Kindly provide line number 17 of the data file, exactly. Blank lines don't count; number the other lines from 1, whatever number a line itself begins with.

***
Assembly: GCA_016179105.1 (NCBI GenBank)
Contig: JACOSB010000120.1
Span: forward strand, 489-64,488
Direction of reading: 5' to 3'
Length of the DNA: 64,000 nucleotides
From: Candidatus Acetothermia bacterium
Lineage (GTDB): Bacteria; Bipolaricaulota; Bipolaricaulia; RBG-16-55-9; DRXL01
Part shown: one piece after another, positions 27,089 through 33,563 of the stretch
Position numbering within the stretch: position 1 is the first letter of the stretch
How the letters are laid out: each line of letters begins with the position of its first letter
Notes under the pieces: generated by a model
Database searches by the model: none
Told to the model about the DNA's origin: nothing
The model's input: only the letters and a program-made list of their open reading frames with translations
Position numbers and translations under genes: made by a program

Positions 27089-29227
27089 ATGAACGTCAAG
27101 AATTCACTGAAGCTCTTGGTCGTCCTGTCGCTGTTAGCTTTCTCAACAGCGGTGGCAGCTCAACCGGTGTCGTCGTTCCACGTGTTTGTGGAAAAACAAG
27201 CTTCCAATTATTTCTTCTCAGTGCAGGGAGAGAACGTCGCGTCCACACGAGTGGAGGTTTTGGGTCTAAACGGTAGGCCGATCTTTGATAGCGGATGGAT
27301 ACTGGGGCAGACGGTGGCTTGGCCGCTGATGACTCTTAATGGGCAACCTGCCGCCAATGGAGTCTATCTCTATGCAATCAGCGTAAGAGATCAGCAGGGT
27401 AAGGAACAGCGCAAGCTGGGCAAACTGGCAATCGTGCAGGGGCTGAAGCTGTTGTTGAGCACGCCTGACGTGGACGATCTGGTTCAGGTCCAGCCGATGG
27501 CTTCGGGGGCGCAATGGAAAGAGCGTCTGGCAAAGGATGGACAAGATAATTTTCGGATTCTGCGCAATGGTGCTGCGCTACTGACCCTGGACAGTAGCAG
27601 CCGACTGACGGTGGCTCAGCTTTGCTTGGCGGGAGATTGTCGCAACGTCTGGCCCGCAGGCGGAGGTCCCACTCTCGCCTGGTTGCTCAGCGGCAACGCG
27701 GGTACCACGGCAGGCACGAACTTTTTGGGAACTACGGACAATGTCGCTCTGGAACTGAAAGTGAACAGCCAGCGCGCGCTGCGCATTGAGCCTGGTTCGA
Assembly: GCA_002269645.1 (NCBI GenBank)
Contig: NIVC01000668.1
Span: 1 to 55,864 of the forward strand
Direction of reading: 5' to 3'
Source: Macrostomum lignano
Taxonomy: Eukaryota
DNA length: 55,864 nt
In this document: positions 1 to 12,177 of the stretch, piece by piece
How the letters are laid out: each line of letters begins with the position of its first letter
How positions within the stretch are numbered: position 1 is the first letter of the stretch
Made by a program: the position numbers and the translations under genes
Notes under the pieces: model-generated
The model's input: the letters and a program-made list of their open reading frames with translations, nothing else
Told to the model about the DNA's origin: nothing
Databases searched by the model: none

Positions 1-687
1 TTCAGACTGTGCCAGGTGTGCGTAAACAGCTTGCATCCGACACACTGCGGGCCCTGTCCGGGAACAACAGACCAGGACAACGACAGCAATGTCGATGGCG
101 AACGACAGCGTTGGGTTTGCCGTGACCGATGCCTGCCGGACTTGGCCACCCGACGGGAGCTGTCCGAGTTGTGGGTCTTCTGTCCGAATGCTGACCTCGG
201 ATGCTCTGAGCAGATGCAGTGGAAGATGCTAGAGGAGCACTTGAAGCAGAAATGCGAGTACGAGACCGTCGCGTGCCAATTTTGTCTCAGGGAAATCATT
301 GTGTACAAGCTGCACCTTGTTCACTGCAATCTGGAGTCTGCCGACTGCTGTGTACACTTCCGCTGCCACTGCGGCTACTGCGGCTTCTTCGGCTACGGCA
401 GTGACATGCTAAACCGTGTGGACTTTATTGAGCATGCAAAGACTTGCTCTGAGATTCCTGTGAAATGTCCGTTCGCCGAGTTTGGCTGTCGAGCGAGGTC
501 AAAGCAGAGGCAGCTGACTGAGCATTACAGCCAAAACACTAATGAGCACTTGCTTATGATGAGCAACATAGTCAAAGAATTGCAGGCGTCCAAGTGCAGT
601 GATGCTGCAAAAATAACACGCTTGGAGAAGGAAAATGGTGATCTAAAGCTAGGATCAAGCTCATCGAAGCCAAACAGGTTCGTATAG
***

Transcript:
27089 ATGAACGTCAAG